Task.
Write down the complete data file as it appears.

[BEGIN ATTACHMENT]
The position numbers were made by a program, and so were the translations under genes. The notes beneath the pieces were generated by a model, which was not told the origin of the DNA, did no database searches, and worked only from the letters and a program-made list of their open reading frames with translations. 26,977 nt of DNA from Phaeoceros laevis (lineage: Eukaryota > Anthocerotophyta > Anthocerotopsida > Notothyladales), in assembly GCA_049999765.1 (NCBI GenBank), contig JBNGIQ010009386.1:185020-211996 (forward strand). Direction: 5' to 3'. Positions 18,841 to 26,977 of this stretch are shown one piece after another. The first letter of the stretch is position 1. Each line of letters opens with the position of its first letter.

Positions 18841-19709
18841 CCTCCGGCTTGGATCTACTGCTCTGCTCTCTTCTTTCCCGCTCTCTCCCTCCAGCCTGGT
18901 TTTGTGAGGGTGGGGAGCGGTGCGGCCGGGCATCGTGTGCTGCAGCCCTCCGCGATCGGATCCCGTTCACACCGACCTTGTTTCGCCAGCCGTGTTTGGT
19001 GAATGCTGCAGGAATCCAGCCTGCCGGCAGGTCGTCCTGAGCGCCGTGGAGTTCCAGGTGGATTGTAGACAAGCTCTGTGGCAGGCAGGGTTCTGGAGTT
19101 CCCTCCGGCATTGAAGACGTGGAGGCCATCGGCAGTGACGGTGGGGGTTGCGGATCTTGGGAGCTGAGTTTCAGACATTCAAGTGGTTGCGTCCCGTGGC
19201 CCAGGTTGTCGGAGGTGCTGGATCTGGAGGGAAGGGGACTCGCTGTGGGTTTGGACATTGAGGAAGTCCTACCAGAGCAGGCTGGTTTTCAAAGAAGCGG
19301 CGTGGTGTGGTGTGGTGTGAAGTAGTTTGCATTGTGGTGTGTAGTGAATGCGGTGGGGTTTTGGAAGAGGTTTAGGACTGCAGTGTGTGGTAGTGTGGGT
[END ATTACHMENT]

The position numbers were made by a program, and so were the translations under genes. The notes beneath the pieces were generated by a model, which was not told the origin of the DNA, did no database searches, and worked only from the letters and a program-made list of their open reading frames with translations. 26,977 nt of DNA from Phaeoceros laevis (lineage: Eukaryota > Anthocerotophyta > Anthocerotopsida > Notothyladales), in assembly GCA_049999765.1 (NCBI GenBank), contig JBNGIQ010009386.1:185020-211996 (forward strand). Direction: 5' to 3'. Positions 18,841 to 26,977 of this stretch are shown one piece after another. The first letter of the stretch is position 1. Each line of letters opens with the position of its first letter.

Positions 18841-19709
18841 CCTCCGGCTTGGATCTACTGCTCTGCTCTCTTCTTTCCCGCTCTCTCCCTCCAGCCTGGT
18901 TTTGTGAGGGTGGGGAGCGGTGCGGCCGGGCATCGTGTGCTGCAGCCCTCCGCGATCGGATCCCGTTCACACCGACCTTGTTTCGCCAGCCGTGTTTGGT
19001 GAATGCTGCAGGAATCCAGCCTGCCGGCAGGTCGTCCTGAGCGCCGTGGAGTTCCAGGTGGATTGTAGACAAGCTCTGTGGCAGGCAGGGTTCTGGAGTT
19101 CCCTCCGGCATTGAAGACGTGGAGGCCATCGGCAGTGACGGTGGGGGTTGCGGATCTTGGGAGCTGAGTTTCAGACATTCAAGTGGTTGCGTCCCGTGGC
19201 CCAGGTTGTCGGAGGTGCTGGATCTGGAGGGAAGGGGACTCGCTGTGGGTTTGGACATTGAGGAAGTCCTACCAGAGCAGGCTGGTTTTCAAAGAAGCGG
19301 CGTGGTGTGGTGTGGTGTGAAGTAGTTTGCATTGTGGTGTGTAGTGAATGCGGTGGGGTTTTGGAAGAGGTTTAGGACTGCAGTGTGTGGTAGTGTGGGT